Steering a legacy
Economy Nissan celebrates 30-year anniversary in Durango
Monte Roder’s secret to success is not a secret. It’s not a new technique. In fact, it’s ancient.
It’s simply the Golden Rule: Treat other people they way you want to be treated.
“We try to put ourselves in our customer’s shoes,” said Roder, President of Economy Nissan in Durango, which offers new and pre-owned vehicles and a service center at 20704 Highway 160. Roder’s rule applies to his staff as well. “You’ve probably heard horror stories about car dealers who run their business like a dictator. I don’t want to be that guy – the jerk boss. If you are, you’ll wind up with people who are always looking for another job, and customers who don’t come back.”
Economy Nissan is celebrating 30 years in business this year. Roder started in the industry in 1973 working for a local Ford dealer. They bought Economy Datsun in Salida in 1982, which moved to Durango in September of 1985.
“When we came here, there was a window,” said Roder. “There were not many import vehicles for sale. A lot of people were interested – it was new and exciting.”
Three decades later, Roder said longevity is a result of adaptability, consistency and luck.
Embracing technology has been critical in the auto industry. A new Nissan sold for $5,995 in 1985. Back then, Roder said business was entirely different: no computers, no Internet.
“We didn’t have calculators or digital watches. Some people can’t even imagine that,” said Roder. “There was no fax machine: We had to dial the rotary phone and read the credit application. You used to just show up and sell cars. Now it’s endless stuff that gets thrown at you. The world has changed.”
A lot of business now takes place online, and Roder uses tools such as an iPad app of an interactive showroom.
Benny Gutierrez, a seven-year sales and leasing employee, enthusiastically showed off the technical wonders of the new Nissan LEAF on June 18 at the showroom. The sleek, all-electric car, which starts at $35,200, is filled with the latest electronic gizmos, including a heated steering wheel and seats, navigation system and a rear-view camera for ease of parking.
Roder recalls a trip to the World’s Fair in New York City when he was a kid. He said there was a Jetsons-like version of a car that was like the ones we have today – except for flying around.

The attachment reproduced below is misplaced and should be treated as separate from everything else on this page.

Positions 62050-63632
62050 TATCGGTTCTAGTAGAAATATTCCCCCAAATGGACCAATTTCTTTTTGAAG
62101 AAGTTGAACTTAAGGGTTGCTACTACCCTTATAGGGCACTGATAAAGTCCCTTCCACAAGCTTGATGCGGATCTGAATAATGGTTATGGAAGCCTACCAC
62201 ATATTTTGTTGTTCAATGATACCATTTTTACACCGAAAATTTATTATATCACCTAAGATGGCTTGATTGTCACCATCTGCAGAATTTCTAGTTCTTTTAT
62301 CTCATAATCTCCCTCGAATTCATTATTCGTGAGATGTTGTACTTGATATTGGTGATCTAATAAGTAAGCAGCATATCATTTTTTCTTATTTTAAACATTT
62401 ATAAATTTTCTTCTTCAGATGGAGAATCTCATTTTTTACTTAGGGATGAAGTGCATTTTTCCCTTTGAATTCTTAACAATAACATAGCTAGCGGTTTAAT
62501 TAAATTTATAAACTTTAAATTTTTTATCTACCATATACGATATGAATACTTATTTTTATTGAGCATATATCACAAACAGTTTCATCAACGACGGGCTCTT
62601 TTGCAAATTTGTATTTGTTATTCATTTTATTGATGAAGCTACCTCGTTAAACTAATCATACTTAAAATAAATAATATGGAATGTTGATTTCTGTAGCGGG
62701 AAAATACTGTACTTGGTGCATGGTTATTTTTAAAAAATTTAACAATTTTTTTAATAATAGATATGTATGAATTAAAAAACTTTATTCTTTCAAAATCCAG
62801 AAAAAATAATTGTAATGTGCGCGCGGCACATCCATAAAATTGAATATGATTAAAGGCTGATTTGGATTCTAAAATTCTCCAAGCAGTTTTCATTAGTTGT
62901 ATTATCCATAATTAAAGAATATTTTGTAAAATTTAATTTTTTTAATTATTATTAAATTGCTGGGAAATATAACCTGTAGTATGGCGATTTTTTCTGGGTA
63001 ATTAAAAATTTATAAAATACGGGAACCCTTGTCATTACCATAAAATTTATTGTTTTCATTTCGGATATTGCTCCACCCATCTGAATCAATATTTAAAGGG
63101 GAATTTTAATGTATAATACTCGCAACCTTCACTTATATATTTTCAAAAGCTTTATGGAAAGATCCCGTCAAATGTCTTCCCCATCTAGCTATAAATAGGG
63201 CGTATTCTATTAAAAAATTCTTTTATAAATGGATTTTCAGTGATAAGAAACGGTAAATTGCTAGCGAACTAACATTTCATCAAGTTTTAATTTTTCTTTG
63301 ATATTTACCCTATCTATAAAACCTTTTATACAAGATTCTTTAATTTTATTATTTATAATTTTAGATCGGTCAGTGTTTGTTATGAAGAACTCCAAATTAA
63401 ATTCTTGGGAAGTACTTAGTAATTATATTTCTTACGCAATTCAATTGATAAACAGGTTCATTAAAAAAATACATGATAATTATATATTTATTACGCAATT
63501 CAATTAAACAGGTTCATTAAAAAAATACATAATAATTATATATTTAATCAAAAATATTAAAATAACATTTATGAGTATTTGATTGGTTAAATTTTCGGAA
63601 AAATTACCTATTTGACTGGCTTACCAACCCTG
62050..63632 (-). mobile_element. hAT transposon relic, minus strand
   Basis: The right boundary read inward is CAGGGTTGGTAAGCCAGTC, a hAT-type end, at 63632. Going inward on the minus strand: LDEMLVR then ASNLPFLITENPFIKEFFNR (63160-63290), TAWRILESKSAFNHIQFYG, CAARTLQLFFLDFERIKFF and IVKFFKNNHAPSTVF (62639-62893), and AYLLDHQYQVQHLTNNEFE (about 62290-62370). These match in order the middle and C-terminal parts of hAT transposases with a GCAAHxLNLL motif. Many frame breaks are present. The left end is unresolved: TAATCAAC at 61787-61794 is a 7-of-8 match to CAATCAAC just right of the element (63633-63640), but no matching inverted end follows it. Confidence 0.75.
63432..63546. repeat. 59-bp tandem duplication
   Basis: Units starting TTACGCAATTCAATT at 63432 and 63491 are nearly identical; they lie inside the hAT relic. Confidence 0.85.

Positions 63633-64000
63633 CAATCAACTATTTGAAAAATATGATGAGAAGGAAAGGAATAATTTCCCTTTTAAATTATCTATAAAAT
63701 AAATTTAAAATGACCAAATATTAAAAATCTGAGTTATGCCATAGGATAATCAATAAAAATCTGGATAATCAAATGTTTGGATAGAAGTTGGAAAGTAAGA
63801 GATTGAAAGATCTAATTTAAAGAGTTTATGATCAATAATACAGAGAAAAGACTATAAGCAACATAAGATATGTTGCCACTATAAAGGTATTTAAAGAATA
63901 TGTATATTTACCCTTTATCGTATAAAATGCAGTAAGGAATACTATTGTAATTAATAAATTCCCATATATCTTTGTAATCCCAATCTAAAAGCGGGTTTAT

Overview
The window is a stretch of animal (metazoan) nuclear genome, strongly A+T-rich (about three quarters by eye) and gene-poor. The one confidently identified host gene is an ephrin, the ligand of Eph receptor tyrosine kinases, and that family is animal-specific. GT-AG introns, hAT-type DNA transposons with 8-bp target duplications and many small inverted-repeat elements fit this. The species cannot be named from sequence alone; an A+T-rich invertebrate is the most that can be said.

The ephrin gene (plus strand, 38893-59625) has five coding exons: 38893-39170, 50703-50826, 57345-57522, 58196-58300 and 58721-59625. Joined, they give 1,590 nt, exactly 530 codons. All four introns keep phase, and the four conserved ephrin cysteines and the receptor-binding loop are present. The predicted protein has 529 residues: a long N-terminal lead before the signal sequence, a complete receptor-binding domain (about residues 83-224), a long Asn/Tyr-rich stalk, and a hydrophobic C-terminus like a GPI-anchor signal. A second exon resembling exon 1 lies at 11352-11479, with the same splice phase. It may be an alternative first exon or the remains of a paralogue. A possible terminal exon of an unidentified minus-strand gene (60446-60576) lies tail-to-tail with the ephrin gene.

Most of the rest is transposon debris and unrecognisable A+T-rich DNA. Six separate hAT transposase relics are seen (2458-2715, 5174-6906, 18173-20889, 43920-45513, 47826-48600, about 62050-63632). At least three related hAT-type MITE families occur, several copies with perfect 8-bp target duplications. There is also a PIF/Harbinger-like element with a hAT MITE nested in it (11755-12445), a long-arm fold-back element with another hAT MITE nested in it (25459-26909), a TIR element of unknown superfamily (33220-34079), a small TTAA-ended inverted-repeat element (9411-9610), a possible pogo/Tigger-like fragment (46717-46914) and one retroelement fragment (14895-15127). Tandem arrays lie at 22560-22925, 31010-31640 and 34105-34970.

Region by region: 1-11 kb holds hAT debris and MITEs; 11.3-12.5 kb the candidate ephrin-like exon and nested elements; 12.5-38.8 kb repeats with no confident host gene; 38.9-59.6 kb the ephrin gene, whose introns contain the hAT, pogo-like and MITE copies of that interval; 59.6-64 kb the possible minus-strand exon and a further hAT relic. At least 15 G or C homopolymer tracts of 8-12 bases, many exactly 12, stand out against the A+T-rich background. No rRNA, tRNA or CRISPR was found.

“The car world has turned into the future. The future is here,” he said.
Roder has built a legacy to pass down to his son, Executive Manager David Roder. David worked his way up from the bottom: washing cars as a teenager, then moving into sales and eventually his current position. “This is a title that has to be earned from Nissan,” said Monte Roder. “With this designation, David has full authority to deal with Nissan in any capacity if I am not at the store. He runs the store in my absence.”
“Working with family is a good thing, although it can pose challenges,” said Monte Roder. “I think my way is the right way, and I can be controlling.”
Monte Roder’s daughter, Makena Avarell, works on a scanning program for Nissan at home while she cares for her two young children. Makena helps the business be environmentally friendly by saving documents in an offsite server, which eliminates paper use and storage.
Makena’s husband, Cameron Avarell, started his first day on the job June 18. He had the look of a kid in a candy store.
“I really like cars – I always have. And this is a place I’ve always wanted to work,” he said, noting that many longtime employees told him they “bounced around” to many dealerships before settling at Economy Nissan.
Consistency is key. Happy employees translate into repeat business and happy customers, according to Roder. In a competitive industry where sales people are known for being overly assertive, Roder said friendly, longtime employees “give customers a certain level of comfort.”
Roder said the lucky part of his longevity is that Nissan is a good-quality brand. “They’re good on gas, they don’t break and they’re good-looking.” Specializing in one franchise as the smallest dealer in town is beneficial, because the staff knows the product very well – they can be experts. “Having just Nissans is easier for us. And it’s easier for our customers,” said Roder.
As many longtime business owners agree, Roder said Durango can be a hard place to live because the costs are high and people’s incomes are not keeping up. Not every year has been great, but Roder continues to show up.
“You gotta be here,” he said. “I know many dealers who don’t go to the shop. They allow the different levels of management to run it. But a dealer has to know how to sell cars. You use your experience to help you survive the tough times.”